There used to be a time where buying any non-Apple smartphone guaranteed the ability to expand your storage beyond what came with the phone. Usually this took place in the form of SD or micro SD cards. If the phone was released with a couple gigabytes of space, no problem! Simply add your own. The idea of a smartphone having non-expandable memory and a completely sealed body was popularized by the iPhone. Much hand-wringing and derision followed from users who declared that Apple was taking away freedom of choice. Now it seems the industry as a whole is following that pattern, to mixed results.
Take Verizon’s newest flagship phone, HTC’s Droid DNA. Awesome screen. LTE for lightning fast networking. No SD Card slot, and only 16GB of storage. Several GB of that is taken up by system applications, leaving the user with even less. Even more egregious on a device with such high technical specs is the lack of a removable battery. With all the power packed into the device, it’s obvious, even on paper, that the phone would be power hungry. Reports are that they sacrificed the removable battery to insert wireless charging, but they don’t include the wireless charging mat, leading to additional expense for the consumer.
How about Google’s new device, the LG Nexus 4? No micro SD card slot and no removable battery. For Google and LG there is a built in excuse here. The Nexus phone line has never had SD card storage. Android engineer Dan Morrill had this to say on the subject:
“We got tired of seeing OEMs include many GB of internal storage for music, while users were still running out of space for apps and data. This approach lets us merge everything on one volume, which is way better.”
This would be fine, except the previous generation Galaxy Nexus had a 32GB option. The Nexus 4 only comes with 8 and 16GB configurations. Maybe there will be a larger version down the line, but that does nothing for early adopters.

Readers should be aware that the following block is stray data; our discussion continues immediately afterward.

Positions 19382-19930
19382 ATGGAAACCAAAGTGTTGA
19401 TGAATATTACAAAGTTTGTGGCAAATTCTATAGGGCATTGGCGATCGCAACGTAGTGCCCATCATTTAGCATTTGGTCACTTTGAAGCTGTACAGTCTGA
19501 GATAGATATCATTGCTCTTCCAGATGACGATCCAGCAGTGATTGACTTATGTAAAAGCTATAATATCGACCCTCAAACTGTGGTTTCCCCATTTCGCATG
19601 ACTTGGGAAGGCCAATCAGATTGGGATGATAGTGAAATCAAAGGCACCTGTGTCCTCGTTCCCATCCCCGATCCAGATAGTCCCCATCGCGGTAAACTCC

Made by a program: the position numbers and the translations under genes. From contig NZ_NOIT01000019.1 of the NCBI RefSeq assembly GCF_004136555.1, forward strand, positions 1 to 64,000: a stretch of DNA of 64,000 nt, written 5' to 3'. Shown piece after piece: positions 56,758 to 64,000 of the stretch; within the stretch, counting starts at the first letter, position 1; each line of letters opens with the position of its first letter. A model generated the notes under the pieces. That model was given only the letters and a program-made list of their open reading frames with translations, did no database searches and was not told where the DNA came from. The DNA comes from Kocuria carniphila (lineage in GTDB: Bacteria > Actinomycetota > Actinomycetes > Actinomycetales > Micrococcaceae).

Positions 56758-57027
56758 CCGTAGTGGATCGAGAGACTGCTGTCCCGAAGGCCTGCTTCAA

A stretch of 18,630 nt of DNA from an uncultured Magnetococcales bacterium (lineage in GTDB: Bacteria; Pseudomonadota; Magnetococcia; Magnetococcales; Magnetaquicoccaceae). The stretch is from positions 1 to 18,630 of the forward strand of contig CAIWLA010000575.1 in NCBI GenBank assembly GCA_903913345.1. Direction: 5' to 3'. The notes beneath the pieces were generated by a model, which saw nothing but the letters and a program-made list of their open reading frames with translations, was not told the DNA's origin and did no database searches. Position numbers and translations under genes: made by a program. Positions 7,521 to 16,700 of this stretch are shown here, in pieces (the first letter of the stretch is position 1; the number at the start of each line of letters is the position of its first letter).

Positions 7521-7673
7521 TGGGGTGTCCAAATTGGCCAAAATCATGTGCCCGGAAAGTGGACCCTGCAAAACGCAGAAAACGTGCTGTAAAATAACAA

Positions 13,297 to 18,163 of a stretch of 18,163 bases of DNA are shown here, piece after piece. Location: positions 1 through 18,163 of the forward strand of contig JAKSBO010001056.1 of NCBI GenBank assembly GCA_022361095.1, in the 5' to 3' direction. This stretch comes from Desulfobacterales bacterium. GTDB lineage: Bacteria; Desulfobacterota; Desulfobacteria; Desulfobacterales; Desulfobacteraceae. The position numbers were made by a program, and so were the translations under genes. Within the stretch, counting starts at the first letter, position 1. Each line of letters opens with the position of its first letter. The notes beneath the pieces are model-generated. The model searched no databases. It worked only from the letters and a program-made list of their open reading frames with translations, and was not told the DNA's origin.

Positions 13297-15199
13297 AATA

More devices are beginning to strip out user access entirely. While there are still high end devices that do offer these options (Samsung’s Galaxy S III comes to mind) the industry seems to be trending in a certain direction.
Engineering has something to do with it. By eliminating battery doors and micro SD slots, manufacturers can make phones thinner, which helps compensate for the increasing size of mobile phone displays. There is also a hidden equation hovering above the surface. The addition of HD mobile displays and cloud storage, and the subtraction of increased storage options and unlimited data plans equals a profitable proposition for mobile carriers. One has to wonder just how much influence the carriers have in these design decisions.
Whatever the reasons, it is troubling to see design decisions put ahead of functionality. It sounds great to have a device with a huge screen, LTE and quad core processors, but those benefits go away when you can only use a phone within a certain set of parameters. As it stands, manufacturers are providing as many reasons to stick with old devices, as they are reasons to upgrade to new ones.